Except on those days when a particularly excellent summer reading program ignites a certain eight-going-on-nine-year-old boy’s love of reading with the kindling of competition and the fantastic far-off chance of winning the single DSi some 4,912 others are swooning over and plodding through pages in pursuit of, we eat lunch at the table. Kitchen or Dining, doesn’t matter.
Otherwise, I slide a bowl of Pink Ladies and two slices of yesterday’s loaf, spackled with a thick smear of Krema Nut and strawberry jam, onto the couch. Surreptitiously, so as not to start a trend. So much so I’m not sure he’s even noticed.
Until I return to crumbs and The Edgewater Chronicles, face down, forty pages past the last divide.
Yield: 2 loaves
Adapted from Mark Bittman’s How to Cook Everything
The mix of flours and light touch of butter and honey give this bread a tender crumb rare among whole wheat breads. Even better: instead of drying out overnight in the way of so many homemade loaves, it holds this supple softness for three days, maybe more (no loaf has made it to day four yet, to test). My KitchenAid is my accomplice in all things kneaded; wiser bakers will need to be consulted for instructions in pummeling a yeast dough into submission without it.
4 cups whole wheat/whole grain flour (I use a mix of whole wheat and oat flour)
3 cups white flour, unbleached
1 shy Tbs. Salt
1 Tbs. Yeast
1/4-1/2 cup Honey, to taste
4 Tbs. Butter, softened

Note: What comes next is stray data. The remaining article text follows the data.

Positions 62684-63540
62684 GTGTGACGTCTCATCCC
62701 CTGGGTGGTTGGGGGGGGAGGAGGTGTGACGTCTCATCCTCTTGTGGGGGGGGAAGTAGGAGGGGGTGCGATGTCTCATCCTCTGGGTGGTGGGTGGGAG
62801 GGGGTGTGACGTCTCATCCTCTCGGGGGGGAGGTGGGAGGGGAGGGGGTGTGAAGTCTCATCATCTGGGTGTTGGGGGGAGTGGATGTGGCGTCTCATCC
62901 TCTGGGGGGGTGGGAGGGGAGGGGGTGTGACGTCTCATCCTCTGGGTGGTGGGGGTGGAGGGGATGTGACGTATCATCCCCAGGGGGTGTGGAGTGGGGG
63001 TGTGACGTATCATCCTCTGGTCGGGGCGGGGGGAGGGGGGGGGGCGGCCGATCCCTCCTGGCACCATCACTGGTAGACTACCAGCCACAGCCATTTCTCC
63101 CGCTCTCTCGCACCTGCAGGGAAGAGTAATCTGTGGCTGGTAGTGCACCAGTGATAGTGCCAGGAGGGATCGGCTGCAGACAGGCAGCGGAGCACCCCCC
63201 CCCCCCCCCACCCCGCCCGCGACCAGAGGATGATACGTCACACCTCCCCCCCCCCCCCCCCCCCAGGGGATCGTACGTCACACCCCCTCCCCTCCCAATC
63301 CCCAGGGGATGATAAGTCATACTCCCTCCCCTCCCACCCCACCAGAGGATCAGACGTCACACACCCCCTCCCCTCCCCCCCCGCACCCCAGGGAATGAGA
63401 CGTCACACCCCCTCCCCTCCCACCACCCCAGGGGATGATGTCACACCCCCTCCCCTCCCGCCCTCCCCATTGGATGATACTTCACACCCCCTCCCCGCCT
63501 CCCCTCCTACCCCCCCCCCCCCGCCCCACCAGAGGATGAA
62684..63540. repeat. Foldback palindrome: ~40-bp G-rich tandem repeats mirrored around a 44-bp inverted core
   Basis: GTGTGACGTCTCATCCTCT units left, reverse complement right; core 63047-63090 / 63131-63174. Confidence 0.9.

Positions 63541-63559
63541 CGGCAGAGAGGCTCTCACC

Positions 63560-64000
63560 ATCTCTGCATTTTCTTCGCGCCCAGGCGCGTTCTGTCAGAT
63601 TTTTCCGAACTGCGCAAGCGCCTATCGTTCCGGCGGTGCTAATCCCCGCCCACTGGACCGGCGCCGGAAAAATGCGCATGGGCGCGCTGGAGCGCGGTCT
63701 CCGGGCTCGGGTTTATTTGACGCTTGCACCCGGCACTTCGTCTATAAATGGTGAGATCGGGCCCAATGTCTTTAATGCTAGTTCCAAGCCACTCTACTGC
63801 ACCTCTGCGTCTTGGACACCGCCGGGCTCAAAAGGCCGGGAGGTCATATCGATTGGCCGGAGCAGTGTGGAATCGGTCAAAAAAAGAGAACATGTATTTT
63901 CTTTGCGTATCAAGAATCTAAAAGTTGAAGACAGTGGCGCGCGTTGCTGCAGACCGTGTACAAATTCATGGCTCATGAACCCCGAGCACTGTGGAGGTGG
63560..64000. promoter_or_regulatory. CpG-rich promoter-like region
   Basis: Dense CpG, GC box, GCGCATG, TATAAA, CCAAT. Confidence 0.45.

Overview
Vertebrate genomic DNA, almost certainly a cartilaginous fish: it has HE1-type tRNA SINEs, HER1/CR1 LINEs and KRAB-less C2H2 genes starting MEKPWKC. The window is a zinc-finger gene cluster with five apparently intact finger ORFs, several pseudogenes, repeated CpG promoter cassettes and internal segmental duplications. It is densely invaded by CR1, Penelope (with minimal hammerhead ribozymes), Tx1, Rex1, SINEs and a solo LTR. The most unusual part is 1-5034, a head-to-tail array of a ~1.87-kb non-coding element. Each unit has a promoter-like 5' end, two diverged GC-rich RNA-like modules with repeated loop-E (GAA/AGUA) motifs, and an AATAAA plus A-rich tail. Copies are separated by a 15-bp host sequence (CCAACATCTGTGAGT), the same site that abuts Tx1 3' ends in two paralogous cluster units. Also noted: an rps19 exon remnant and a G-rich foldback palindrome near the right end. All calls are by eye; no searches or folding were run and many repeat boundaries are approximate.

2 ½ cups whole milk, warmed
plus extra butter for greasing bowls and pans
1. Proof yeast in ½ cup warm water, about 10 minutes, in bottom of mixing bowl. When foamy, loosely mix in remaining ingredients with wooden spoon, just to roughly combine.
2. Attach dough hook (the “Cap’n Cook” attachment, around these parts), and knead dough on medium speed for 5-8 minutes, until smooth and elastic.
3. Grease a large bowl with butter. Scrape dough from bowl, shape into ball, place in bowl, cover with clean dishcloth, and let rise in warmish spot for at least 2 hours, or until doubled in bulk. Overnight works quite nicely.
4. (Next morning, if you’re me…) Deflate dough, shape again into a ball, and let rise 15 minutes, covered. While rising, butter your two loaf pans.
5. Shape dough: The idea here is to make a rectangle of your dough, then fold both long sides toward the middle, business-letter fashion, and place in the pan seam-side down. I prefer to do this in mid-air, with damp hands, and with gravity as my aid (less clean-up, less added flour). Traditionally, you would flour a surface, then press it into the aforementioned shapes and folds. Repeat to form second loaf.
6. Cover and let rise, in loaf pan, 1 hour. Fire up your oven to 350° toward the end of this hour.
7. Bake at 350° for approximately 45 minutes, or until the loaf sounds hollow when you tap the bottom.
8. Try to wait at least 12 seconds before slicing it open and slathering it with butter. Experts recommend waiting one hour. Good luck with that.